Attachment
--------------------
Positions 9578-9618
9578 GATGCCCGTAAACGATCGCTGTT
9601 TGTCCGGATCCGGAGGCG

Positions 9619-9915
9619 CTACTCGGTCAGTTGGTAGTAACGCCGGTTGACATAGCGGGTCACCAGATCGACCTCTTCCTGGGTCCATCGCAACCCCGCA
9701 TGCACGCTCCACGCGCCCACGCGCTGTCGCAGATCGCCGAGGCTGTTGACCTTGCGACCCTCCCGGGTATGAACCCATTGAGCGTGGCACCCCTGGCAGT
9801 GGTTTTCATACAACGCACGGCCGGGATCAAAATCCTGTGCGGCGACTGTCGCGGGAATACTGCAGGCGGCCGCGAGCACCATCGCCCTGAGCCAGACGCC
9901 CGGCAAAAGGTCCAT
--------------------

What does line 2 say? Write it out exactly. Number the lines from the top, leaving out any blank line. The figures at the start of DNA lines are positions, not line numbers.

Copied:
9578 GATGCCCGTAAACGATCGCTGTT